Vision trumps all other senses
“Our visual sense is
so important to us, that
the brain devotes half
of its resources to it.”
— Dr. John J. Medina, Brain Scientist
That’s what Dr. John Medina plainly asserts, and although as a professor he is entertainingly witty, as an evolutionary brain scientist, he could be rather grumpy—by his own admission.
In his recent book Brain Rules he emphatically writes: “Visual processing doesn’t just assist in the perception of our world. It dominates the perception of our world”. This is an extremely important fact with enormous implications for business communications.
As a neuroscientist, Dr. Medina doesn’t take human senses lightly and to make his point in the book, he starts by recounting a comical, personal story: a wine-tasting soirée to which he was mistakenly invited and from which he was hastily escorted out the door—“once picked off the floor rolling with laughter” at the flowery vocabularies the wine experts were using to describe their wines. These enologists however, take their language very seriously. They employ two different vocabularies, one for whites and another one for reds, and these are never supposed to cross. But given the variations in individual sensorial perceptions, the scientist was very skeptical, and he wondered how objective these wine tasters actually could be.
Seeing is believing
The same question had intrigued French neuroscientist Frédéric Brochet who led a mischievous wine experiment using 54 wine experts at the University of Bordeaux. His team of scientists set out to determine which of the two senses—visual or olfactory—is the main driver of professional wine-taster’s vocabulary, and how objective were their descriptions. To establish that, Brochet dropped an odourless and tasteless red die into a white wine. With only the visual sense altered he called in the experts. Incredibly, every one of them described the dyed white wine as a red, and used the vocabulary of the reds. One expert said that it was “jammy,” while another enjoyed its “crushed red fruit” providing scientists with irrefutable proof that visual input, surpassed their other highly trained senses.
Vision trumps all other senses—it’s brain rule number ten in professor Medina’s book. And why is vision so important to us? “Perhaps because it is the principal means by which we’ve always apprehended threats, food and reproductive opportunity. He also ads: “Vision is so important that the brain devotes half of its resources to it.” This helps explain why experienced wine tasters dropped their taste buds so quickly in the thrall to visual stimuli.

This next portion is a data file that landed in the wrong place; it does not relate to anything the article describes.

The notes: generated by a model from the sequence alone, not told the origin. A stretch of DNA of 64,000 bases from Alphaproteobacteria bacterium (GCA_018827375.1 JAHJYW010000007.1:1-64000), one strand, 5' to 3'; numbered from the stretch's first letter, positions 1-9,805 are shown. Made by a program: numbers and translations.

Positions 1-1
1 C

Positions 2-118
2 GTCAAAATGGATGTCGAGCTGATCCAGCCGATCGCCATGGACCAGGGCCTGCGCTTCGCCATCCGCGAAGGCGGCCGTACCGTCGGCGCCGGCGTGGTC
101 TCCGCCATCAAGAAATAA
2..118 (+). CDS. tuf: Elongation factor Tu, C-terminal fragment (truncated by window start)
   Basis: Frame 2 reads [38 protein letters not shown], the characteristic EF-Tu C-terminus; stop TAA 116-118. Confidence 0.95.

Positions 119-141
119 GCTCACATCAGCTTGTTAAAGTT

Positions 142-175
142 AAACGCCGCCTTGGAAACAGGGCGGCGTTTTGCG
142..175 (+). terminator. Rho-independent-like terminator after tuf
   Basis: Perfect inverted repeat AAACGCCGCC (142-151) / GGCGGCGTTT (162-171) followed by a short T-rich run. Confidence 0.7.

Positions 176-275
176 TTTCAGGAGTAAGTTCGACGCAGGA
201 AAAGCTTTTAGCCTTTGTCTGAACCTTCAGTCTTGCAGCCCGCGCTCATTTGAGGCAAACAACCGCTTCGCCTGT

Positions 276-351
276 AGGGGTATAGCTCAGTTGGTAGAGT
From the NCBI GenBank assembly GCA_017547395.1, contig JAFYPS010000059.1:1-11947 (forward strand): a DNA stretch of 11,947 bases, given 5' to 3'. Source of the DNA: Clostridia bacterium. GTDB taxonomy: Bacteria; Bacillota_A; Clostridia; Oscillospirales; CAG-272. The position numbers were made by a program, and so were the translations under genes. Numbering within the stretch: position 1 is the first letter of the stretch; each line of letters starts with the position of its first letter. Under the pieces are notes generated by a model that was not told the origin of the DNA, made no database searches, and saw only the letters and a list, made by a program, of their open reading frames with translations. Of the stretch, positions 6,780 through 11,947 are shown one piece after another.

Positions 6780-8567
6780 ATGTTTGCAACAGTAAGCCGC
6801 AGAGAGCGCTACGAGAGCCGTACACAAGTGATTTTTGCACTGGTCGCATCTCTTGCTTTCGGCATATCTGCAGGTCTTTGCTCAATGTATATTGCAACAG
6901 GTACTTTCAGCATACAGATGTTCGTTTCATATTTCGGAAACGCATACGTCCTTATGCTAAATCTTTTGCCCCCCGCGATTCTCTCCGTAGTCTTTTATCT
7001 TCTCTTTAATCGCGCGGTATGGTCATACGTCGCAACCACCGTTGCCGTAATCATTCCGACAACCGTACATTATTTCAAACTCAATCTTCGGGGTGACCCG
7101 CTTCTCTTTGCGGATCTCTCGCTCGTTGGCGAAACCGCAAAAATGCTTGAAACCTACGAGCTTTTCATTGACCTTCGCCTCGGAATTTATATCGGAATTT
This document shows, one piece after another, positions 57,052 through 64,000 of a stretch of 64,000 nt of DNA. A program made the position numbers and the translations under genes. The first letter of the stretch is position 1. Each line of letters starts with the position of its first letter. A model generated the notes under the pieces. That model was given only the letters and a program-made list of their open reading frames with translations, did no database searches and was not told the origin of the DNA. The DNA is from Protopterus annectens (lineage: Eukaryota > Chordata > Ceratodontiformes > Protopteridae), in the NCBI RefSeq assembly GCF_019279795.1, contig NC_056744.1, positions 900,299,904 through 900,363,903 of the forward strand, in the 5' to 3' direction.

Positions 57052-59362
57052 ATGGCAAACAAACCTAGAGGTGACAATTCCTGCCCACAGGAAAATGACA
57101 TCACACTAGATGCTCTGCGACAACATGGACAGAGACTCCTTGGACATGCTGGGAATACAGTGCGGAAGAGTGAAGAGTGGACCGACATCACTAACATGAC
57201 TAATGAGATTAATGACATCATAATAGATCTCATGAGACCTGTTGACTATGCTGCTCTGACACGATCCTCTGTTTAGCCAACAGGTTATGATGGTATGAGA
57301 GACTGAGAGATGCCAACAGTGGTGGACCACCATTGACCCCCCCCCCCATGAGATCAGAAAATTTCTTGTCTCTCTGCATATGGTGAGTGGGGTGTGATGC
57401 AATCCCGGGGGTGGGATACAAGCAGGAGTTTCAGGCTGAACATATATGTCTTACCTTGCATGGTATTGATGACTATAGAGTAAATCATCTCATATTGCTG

Bear in mind
Dr. Medina’s case for the brain’s visual bias is compelling. When it comes to communication and memory, pictures and text follow very different rules. Simply put, the more visual your message is, the better it is recognized and recalled. It’s known as the pictorial superiority effect (PSE) and is a well-established fact. To illustrate it Dr. Medina refers to tests performed years ago which demonstrated dramatic results: people could remember more than 2,500 pictures with 90 percent, accuracy, several days post-exposure, even though they only saw each picture for 10 seconds. Accuracy rates a year later, were still around 63 percent.
Show don’t tell
Wonder how pictures compare with text and oral messages?
It buries them both. Text and oral presentations are not just less efficient than pictures for retaining information—they are way less efficient.
“When information is presented orally, people remember about 10 percent, when tested 72 hours after exposure. But that figure goes up to 65 percent if you add a picture.” There is solid evidence that we learn and remember best through pictures, not through written or spoken words.
So what’s Dr. Medina’s advice? Toss your current PowerPoint presentations and make new ones—for starters. Why? They’re text-based—nearly 40 words per slide, with six hierarchical levels of chapters and subheads, all words. They’re incredibly inefficient as a way to transfer information.
The main reason text is so inefficient for us—he explains—is because we see letters as tiny little pictures that need to be decoded into meaning. “Data clearly shows that a word is unreadable unless the brain can separately identify simple features in the letters, making it indeed, a very slow process.”
Images help engage the audience and provide a counterpoint to text. They’re fast and make a visceral connection to messages described by the written language, but their relevancy is critical to your message.
MängaDesign with its proven NeuroCreative process can help your business apply the power of relevant images to build a suite of NeuroAssets. These proven NeuroCommunication marketing tools, tap into the Reptilian Brain’s visual bias by simplifying information that’s abstract, conceptual or process–oriented, and displaying it concisely at-a-glance.